Judith thinks she sees a future with the stocky figure of James Madden (Bob Hoskins), Mrs. Rice’s brother, who has returned from thirty years in New York with a tough-guy Yankee accent, a limp that he got from a speeding bus, and what’s left of his insurance settlement. Madden mistakes her for a lady of means because she wears her aunt’s rings. (In this film, Hoskins is the nonpareil of masculine insensitivity.) He gives her the impression that he was a Manhattan hotelier, not a doorman, as he tries to enlist her in a scheme to open an American-style burger joint in Dublin. Judith confuses his financial interest for romance—and Smith makes us understand in our bones why she dreams that Madden is her hope for love and escape. The way Smith plays her, all of Judith’s senses demand satisfaction, though her hunches are way off and her refined airs can be maddening. Is there anything more heartbreaking than a person desperately hanging on to dignity while clumsily striving for a near-impossible fulfillment? Clayton picks up on her squandered yearning and abject humiliation.
In the intense, unbroken shots that are the center of the movie, Clayton lovingly frames Judith as she takes her first drink before an alcoholic jag. Racked by guilt and shame, at first she finds it hard to get the whiskey down. But soon she stops sobbing and seems to savor every drop as it rolls along her tongue and down her throat, relaxing the muscles of her cheeks and brow. The genius of Smith’s performance is that Judith reveals her full capacity for ecstasy only when she goes on a binge. She pulls off a lace-curtain-Irish precursor to Leaving Las Vegas in three beautifully calibrated minutes, culminating in a soused rendition of Louis Armstrong’s hit “When You’re Smiling.” Everything Clayton does as a director supports Smith’s performance, from his skillfully threaded flashbacks set in D’Arcy’s repressive, hoity-toity household to the comic horror of Mrs. Rice and her lewd overgrown boy acting as petty autocrats of the breakfast table.
Deborah Kerr is equally formidable in The Innocents. In this urgent, elegant rendering of Henry James’s The Turn of the Screw, a governess (Kerr) at a secluded country estate becomes convinced that her two young charges (Pamela Franklin and Martin Stephens) have fallen under the spell of ghosts—the spirits of her predecessor and their uncle’s manservant, who involved them in unspeakable games and acts.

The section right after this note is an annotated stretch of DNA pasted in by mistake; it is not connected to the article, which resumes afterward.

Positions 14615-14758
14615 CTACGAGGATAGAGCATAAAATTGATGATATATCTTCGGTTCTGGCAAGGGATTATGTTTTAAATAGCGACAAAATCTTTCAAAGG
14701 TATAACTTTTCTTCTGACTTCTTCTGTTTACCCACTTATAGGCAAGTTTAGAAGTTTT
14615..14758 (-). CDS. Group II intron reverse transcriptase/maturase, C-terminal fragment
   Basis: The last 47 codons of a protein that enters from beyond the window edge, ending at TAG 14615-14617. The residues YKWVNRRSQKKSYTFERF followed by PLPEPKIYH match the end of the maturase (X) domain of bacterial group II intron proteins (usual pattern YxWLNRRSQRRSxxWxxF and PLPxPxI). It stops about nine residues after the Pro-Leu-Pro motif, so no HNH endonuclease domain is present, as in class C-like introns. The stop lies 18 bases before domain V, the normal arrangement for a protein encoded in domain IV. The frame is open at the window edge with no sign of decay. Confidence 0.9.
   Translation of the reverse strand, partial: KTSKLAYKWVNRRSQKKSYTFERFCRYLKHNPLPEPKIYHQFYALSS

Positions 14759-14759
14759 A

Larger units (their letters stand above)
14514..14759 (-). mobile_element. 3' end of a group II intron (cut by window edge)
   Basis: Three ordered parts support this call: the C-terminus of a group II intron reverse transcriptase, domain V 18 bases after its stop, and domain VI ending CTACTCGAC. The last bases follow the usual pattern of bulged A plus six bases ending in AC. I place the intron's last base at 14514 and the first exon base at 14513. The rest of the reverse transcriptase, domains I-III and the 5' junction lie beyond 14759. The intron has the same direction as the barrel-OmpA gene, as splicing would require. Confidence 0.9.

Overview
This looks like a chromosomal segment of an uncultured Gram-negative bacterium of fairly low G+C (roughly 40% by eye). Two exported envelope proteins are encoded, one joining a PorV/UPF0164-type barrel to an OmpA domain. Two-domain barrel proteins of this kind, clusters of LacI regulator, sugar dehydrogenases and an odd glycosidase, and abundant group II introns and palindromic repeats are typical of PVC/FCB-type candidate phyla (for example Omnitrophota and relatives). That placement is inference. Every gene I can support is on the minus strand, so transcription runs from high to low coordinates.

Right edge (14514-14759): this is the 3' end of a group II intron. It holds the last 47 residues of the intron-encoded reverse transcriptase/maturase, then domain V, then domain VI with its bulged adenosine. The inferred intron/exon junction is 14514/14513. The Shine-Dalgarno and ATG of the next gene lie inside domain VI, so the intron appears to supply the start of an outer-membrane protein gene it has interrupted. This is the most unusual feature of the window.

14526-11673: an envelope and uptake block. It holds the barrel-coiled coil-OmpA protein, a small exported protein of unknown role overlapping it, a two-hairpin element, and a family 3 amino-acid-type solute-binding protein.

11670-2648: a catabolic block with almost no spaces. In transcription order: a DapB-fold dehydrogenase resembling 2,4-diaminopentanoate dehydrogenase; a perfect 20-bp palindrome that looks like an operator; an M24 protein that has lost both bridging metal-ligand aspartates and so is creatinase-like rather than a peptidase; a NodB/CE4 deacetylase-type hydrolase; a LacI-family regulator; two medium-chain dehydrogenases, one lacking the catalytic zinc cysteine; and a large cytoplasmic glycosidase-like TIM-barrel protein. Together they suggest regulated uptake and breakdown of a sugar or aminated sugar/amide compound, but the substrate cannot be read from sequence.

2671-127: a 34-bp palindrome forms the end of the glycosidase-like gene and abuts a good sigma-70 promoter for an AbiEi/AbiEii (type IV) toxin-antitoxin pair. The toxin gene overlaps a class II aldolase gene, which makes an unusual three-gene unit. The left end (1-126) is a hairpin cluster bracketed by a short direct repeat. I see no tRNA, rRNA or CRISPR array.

Clayton understands the Jamesian power of suggestion, etching sexual suspicions and emotional histories in Kerr’s lightning shifts of expression and subtly weighted dialogue. He manages to tell the story from the governess’s perspective without relying on the novella’s first-person narration, suffusing the material with a palpable creeping terror. It’s a tribute to Freddie Francis’s brilliant, inventive black-and-white cinematography, and to Kerr’s eloquent tremor of a performance, that when the heroine witnesses the apparitions, they’re instantly credible to the audience. Just as Clayton and Smith did with Judith, Clayton and Kerr capture a peculiar mixture of propriety and romanticism—a straitlaced woman’s willingness to be “carried away.” Kerr interprets her sense of otherworldly hazards impinging on the children not as clichéd hysteria but as extra-sensory perceptiveness. She doesn’t flinch: she keeps her eyes wide open.
As a woman’s director of genius, Clayton used his actresses’ physicality and intuitions to make their characters’ most evanescent qualities immediate and vivid to the audience. Before he cast The Pumpkin Eater, Bancroft wrote him, “Only I can play this role.” But he needed to see her in person before he trusted her to embody the complex sexual tensions in this bold and innovative study of a married woman’s conflicting drives. “The first time I set eyes on her I agreed with her,” Clayton recalled. “No one but Anne can play this role. You’d never know it from The Miracle Worker, but she’s beautiful!” Under his guidance, Bancroft gave a probing, fierce, evocative performance unlike anything else in her career.
The scripts for The Innocents, Judith Hearne, and The Pumpkin Eater (based on Penelope Mortimer’s first-rate autobiographical novel, from 1962) intensify and/or clarify celebrated literary source material without simplifying or vulgarizing it. But Clayton’s direction of his actresses is what generates the dense yet bracing atmospheres possible only in the movies.
In The Innocents, the governess sights the ghosts at all hours, but her fears and perceptions reach their full ambiguity in the dark, just as Judith Hearne’s romantic yearnings and imaginings can drown out her sorrows with a whiskey bottle best when the lights go down. These two films are, in different ways, frighteningly beautiful. Clayton’s work with Smith and with Kerr turns both films into rare night-blooming flowers.
The Lonely Passion of Judith Hearne is now streaming on the Criterion Channel in a double feature with Merchant Ivory’s A Room with a View.